2014 Plain English Summaries
Published December 2014 in European Journal of Pediatric Surgery
Fibrolamellar hepatocellular carcinoma (FLHCC) accounts for less than 1% of all liver cancer cases that originate in the liver. Surgery to remove the entire tumor remains the cornerstone of treatment of FLHCC; however, this may not always be possible as some patients present with advanced stage disease with larger tumors. As a rare liver cancer, FLHCC currently does not have a standardized chemotherapy regimen as other cancers do (i.e. breast cancer). Some investigators have looked at various chemotherapy regimens with varied results including: gemcitaibine/oxaliplatin (GEMOX) or 5-flurouracil (5-FU) with interferon alpha (IFN-a) and Folinic acid 5-FU/Oxaliplatin (FOLFOX). Various scientists have been investigating the biology of the tumor. Others have studied the mammalian target of rapamycin complex 1 (mTORC1) and fibroblast growth factor receptor 1 (FGFR1) signaling in FLHCC tumors implicating a potential role of these pathways in the disease process.
Advances in whole genome sequencing have revealed what may be the closest explanation for why FLHCC develops a chimera between two genes (DNAJB1-PRKACA) that was originally found in 15 out of 15 tumor samples. FLHCC is associated with more favorable outcomes compared with conventional hepatocellular carcinoma (HCC) when treated with surgery, with 5-year survival rates ranging from 58-82%. Multiple studies have shown the presence of FLHCC outside the liver is a predictor of overall and recurrence-free survival. Research in improved methods of diagnosis and response to non-operative therapies are still needed.
--- Dr. Benjamin Farber, The Fibrolamellar Registry Scientific Advisory Board
Open access link to article via PatientInform
Published June 2014 in World Journal of Gastrointestinal Surgery
This case report describes a 35-year-old, previously healthy female patient who was diagnosed with an unresectable FL-HCC mass due to its invasion into the major blood vessels of the liver. The best treatment option for FL-HCC is surgical resection. The patient was unable to go to surgery initially and was started on Gemcitabine-Oxaliplatin (GEMOX) chemotherapy every 2 weeks for 11 months. The patient had CT Scans or MRI scans every 4 months for staging purposes. The patient’s tumor significantly reduced in size in response to chemotherapy allowing her to go on to surgery where a part of the right lobe of the liver, part of the inferior vena cava (IVC), and lymph nodes were resected.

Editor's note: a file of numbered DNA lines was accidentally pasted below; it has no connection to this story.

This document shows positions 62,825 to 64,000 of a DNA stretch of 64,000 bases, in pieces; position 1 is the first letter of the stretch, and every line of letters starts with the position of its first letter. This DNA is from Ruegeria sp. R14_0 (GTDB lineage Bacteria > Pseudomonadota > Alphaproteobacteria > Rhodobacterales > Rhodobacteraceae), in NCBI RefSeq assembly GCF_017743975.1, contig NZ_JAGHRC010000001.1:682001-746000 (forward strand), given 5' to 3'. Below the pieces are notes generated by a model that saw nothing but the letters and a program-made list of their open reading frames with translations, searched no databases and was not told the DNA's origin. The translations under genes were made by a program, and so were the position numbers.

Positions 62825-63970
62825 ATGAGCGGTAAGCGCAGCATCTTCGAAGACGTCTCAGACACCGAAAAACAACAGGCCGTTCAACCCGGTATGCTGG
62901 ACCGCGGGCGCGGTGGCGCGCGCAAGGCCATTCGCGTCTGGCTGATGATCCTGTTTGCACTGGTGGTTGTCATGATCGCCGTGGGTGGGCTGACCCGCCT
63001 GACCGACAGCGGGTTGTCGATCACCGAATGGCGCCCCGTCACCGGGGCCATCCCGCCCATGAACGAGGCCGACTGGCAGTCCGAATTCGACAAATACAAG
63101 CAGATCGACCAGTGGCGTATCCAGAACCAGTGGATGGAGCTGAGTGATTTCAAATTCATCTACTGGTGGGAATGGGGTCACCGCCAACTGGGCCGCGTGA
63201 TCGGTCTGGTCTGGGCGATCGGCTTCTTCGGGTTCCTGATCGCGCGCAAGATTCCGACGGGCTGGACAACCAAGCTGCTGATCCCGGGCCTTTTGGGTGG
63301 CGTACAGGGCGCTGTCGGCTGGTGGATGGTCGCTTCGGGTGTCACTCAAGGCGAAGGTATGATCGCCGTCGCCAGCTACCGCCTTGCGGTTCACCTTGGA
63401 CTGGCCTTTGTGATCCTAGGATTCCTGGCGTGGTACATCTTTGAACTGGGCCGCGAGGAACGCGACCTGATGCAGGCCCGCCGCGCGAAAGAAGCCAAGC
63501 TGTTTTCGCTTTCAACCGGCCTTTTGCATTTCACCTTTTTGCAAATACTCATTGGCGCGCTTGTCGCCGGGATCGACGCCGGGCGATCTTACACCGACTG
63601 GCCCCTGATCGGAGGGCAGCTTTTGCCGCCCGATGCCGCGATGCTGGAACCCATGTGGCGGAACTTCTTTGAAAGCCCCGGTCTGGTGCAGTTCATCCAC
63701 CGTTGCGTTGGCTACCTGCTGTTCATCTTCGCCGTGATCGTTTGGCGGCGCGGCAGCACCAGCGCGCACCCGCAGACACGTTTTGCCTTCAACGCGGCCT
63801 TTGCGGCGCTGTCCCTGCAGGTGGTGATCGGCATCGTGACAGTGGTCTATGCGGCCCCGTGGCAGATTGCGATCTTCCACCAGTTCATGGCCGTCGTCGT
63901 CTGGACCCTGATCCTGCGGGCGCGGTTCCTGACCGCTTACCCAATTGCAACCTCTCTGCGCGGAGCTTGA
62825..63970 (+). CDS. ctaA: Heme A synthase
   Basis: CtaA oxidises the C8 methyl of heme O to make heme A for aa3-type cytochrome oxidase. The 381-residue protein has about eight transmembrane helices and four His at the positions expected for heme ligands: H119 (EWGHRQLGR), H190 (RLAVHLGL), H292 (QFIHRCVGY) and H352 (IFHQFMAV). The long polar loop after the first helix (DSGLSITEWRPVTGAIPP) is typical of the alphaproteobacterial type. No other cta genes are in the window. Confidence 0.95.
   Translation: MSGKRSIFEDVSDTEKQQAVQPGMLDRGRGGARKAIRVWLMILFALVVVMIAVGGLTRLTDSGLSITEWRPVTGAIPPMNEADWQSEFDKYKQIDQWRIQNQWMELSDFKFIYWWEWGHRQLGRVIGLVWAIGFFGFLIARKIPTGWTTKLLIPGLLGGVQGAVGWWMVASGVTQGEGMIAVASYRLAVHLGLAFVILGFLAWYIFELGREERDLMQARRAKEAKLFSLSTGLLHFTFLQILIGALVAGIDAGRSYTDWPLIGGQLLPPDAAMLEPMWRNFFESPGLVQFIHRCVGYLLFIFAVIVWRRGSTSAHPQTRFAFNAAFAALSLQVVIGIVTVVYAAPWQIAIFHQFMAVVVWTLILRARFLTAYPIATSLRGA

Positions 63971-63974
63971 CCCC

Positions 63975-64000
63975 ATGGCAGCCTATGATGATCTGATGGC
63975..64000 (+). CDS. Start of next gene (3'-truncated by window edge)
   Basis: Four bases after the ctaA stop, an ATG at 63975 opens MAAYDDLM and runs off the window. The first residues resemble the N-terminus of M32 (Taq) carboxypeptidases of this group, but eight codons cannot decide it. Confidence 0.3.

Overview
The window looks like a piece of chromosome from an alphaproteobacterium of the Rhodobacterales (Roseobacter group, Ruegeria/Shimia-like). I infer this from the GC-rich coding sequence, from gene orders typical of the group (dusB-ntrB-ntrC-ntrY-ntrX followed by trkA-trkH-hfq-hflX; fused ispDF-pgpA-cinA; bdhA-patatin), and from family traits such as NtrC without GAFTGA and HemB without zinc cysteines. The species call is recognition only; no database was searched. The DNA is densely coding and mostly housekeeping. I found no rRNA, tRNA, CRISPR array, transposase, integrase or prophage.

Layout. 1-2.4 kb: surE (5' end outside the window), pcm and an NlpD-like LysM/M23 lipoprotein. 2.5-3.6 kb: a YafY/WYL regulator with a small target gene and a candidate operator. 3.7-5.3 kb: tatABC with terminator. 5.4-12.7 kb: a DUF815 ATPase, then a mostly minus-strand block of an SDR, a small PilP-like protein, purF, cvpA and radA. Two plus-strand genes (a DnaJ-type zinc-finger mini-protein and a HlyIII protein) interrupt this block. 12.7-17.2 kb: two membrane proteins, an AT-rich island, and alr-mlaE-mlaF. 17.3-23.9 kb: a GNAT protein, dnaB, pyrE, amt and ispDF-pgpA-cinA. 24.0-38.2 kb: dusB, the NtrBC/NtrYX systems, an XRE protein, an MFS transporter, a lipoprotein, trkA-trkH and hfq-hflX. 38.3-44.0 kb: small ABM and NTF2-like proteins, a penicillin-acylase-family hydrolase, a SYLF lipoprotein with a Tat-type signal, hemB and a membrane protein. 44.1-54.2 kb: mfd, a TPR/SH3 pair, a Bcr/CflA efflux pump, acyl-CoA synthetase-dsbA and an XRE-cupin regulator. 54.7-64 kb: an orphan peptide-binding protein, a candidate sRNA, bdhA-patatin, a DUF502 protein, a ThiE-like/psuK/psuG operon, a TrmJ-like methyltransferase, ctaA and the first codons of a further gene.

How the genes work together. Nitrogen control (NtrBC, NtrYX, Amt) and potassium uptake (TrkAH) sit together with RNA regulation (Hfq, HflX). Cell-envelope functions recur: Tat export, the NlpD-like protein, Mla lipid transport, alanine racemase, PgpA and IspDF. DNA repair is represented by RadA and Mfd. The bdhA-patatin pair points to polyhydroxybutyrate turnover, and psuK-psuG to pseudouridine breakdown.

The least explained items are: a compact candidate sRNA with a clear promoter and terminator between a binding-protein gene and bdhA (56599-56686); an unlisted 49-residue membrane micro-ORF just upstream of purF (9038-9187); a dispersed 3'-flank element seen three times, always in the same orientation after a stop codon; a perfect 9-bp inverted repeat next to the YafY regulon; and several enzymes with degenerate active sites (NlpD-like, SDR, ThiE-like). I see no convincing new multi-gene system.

--Dr. Benjamin Farber
Fibrolamellar Registry Scientific Advisory Board
Published in Science magazine, February 28, 2014. Link to article
Honeyman JN1, Simon EP, Robine N, Chiaroni-Clarke R, Darcy DG, Lim II, Gleason CE, Murphy JM, Rosenberg BR, Teegan L, Takacs CN, Botero S, Belote R, Germer S, Emde AK, Vacic V, Bhanot U, LaQuaglia MP, Simon SM., Science 2014: PMID: 24578576
This is the first article to characterize the molecular causes for fibrolamellar hepatocellular carcinoma. The results show there is a small deletion in one of the two copies of chromosome 19 in every fibrolamellar patient tested. The deletion results in two different genes getting fused together in what is called a chimera. The deletion was only in the tumor tissue, not the adjacent tissue. This leads to a few conclusions:
- Fibrolamellar is not inherited (the glitch is not in any of the chromosomes of the normal tissue).
- Fibrolamellar seems to be one disease – all the patients have the same alteration.
For further information, see this video from one of the co-authors: